What does Christmas Day look like in your household? Do you serve up the traditional roast turkey and ham, followed by plum pudding with brandy sauce, or perhaps you do something entirely different?
With about 30 per cent of Australians born overseas and about the same percentage claiming to have no religion, Christmas celebrations come in all shapes and sizes, representing our nation’s diversity and multicultural heritage
How people interpret and celebrate this Christian festival, incorporating their own cultural and family traditions, means Christmas celebrations are as unique as each of the households hosting them.
For the Melbourne-based Brasacchio family, Joe, Francy and their three children, Amelie, Allegra and Xavier, Christmas is an opportunity to celebrate their blend of Italian and Chilean cultures and bring both sides of their extended families together.
Christmas Eve is always celebrated at Francy’s parents’ home, in true Chilean style, with her mother going all out with decorations and cooking days in advance. Traditional dishes are served, including roast turkey and empanadas. Dessert is traditionally a dish called mote con huesillos, made from dried peaches and pearl barley.
A popular celebratory drink is cola de mono, which is similar to eggnog. It’s flavoured with cinnamon and nutmeg, and contains either grape brandy (pisco) or aguardiente, which translates as ‘firewater’.
After dinner is over, Amelie, Allegra and Xavier, together with their cousins, receive their Christmas gifts on the stroke of midnight — a family tradition that has been passed down through the generations.
Christmas Day is spent with Joe’s large extended family and is an opportunity to celebrate his proud Italian heritage.
Until she passed away in 2016, Joe’s mother always hosted lunch on Christmas Day. Now his sister has taken on the important job of bringing the family together.
One dish that takes pride of place on the Christmas table and is a special tribute to his mother, is Joe’s lasagne.
Each year Joe prepares the lasagne based on the recipe his mother taught him growing up. Rolling the fresh pasta sheets to Nonna’s standard is particularly important.
This year, in honour of his father’s hometown, Joe is also planning to make a dessert called pitta mpigliata, a Calabrese nut and fruit pastry.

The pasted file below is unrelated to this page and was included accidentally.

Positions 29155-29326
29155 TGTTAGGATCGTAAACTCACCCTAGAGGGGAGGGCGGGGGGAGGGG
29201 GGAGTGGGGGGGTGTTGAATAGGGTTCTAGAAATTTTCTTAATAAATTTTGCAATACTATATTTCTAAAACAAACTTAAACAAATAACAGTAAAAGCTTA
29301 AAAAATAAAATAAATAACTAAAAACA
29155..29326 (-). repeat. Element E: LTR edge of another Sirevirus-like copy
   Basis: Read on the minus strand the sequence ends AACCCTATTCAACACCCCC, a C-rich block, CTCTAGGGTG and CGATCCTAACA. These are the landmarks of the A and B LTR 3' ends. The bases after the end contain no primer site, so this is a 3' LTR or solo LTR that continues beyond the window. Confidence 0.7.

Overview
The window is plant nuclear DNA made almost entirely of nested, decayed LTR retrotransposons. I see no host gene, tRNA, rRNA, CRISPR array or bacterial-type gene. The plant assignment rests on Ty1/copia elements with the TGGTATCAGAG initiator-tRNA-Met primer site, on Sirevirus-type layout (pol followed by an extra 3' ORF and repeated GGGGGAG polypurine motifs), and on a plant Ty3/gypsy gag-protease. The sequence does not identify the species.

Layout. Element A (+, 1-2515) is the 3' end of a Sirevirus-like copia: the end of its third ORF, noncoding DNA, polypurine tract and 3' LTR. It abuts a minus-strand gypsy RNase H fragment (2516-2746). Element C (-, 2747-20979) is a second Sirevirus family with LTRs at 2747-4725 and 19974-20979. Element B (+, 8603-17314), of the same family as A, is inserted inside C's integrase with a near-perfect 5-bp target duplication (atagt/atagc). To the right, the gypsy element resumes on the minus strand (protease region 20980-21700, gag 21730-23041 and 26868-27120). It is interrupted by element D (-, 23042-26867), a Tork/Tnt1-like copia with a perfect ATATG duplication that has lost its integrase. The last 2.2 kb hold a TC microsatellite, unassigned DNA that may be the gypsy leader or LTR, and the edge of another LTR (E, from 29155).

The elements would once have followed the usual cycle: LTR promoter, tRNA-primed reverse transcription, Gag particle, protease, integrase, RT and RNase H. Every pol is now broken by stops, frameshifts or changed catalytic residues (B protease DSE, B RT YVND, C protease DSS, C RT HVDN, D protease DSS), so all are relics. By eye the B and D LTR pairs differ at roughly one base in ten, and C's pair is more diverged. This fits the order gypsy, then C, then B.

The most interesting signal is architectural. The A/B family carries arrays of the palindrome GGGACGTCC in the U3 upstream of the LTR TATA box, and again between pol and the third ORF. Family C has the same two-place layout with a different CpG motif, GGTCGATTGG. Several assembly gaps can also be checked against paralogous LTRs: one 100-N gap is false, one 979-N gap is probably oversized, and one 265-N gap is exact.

For the Koscharsky family, who live between Sydney and Brisbane, Christmas is a time to celebrate their rich Ukrainian heritage. However, for this family, Christmas celebrations happen in the new year.
In their native Ukraine, where more than 67 per cent of the population adheres to a form of orthodox Christianity, Christmas Eve falls on January 6 and the celebrations are steeped in tradition.
The Christmas Eve supper (Holy Supper) brings the family together to partake in special foods and begin the holiday with customs and traditions dating back to antiquity.
Daughter of the family, Marta, hosts supper each year and says cooking preparations begin several days beforehand, with younger family members helping make the dumplings — an important part of the feast.
A dining table is prepared, with places set for family members who have passed. Hay is placed under the table, symbolising the stable and manger.
The predominantly vegetarian meal, which consists of 12 courses, each dedicated to one of the 12 Apostles, begins when the first star of the evening appears, believed to be the Star of Bethlehem.
The supper starts off with the most senior family member offering guests bread and honey, while giving them a special blessing. The second course, which is considered the most important, is a dish of boiled wheat mixed with poppy seeds, called kutia.
According to tradition, if you threw some of this dish up to the ceiling, you were able to predict how bountiful your harvest was going to be the following year.
The remaining courses include a traditional beet soup (borscht), a generous selection of vegetarian dumplings, cabbage rolls and fish.
Blessings made throughout the supper are toasted with vodka, and dessert is a special dish of stewed fruits, traditionally including 12 varieties, called uzvar.
The family attends church the next morning, which is followed by a more casual but equally sumptuous lunch.
Elsewhere in Australia, for those with no religious beliefs, Christmas may simply be a welcome holiday and an opportunity to catch up with friends and family.
Regardless of your beliefs and how you choose to celebrate, it seems the enduring importance of Christmas is the fact it brings people together and ensures important traditions continue.